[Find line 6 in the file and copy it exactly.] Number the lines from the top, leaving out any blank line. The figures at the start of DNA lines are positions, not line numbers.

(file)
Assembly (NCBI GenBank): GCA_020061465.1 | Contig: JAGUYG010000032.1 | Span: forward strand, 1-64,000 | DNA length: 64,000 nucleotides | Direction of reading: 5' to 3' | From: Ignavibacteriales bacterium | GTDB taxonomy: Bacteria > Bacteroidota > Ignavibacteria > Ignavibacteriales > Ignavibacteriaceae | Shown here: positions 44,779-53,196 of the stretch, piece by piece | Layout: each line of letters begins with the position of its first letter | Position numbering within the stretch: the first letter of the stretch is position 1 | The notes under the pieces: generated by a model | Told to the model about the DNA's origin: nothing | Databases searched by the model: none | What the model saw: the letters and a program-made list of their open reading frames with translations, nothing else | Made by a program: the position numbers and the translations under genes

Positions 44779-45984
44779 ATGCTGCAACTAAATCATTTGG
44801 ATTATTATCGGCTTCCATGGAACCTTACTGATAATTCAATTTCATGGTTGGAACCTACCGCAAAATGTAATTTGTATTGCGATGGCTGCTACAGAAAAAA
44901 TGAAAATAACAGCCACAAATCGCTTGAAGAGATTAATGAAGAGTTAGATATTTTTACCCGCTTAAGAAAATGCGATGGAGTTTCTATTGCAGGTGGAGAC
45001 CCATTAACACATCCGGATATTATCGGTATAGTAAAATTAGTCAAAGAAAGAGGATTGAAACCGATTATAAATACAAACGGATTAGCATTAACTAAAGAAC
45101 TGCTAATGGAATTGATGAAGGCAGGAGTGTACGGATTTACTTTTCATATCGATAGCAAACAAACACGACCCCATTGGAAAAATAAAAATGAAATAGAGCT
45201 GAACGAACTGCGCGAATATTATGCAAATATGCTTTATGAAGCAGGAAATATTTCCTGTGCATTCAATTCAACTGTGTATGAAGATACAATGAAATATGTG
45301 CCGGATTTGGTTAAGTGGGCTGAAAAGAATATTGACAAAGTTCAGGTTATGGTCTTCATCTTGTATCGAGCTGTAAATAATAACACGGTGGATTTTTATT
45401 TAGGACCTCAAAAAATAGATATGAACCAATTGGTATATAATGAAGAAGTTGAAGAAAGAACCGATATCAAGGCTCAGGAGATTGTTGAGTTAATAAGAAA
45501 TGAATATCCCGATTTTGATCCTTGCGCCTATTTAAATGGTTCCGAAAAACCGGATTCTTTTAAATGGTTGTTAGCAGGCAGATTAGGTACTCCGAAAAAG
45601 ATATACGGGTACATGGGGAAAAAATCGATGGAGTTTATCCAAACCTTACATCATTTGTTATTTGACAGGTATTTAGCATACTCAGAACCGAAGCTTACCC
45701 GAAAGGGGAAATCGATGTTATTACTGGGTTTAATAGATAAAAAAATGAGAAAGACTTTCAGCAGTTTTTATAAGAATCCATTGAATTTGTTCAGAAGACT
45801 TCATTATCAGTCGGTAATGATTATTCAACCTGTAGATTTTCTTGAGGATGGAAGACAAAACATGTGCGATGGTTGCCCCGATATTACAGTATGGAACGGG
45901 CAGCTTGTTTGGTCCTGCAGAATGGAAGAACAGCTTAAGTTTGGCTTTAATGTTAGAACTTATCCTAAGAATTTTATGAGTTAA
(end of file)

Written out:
45001 CCATTAACACATCCGGATATTATCGGTATAGTAAAATTAGTCAAAGAAAGAGGATTGAAACCGATTATAAATACAAACGGATTAGCATTAACTAAAGAAC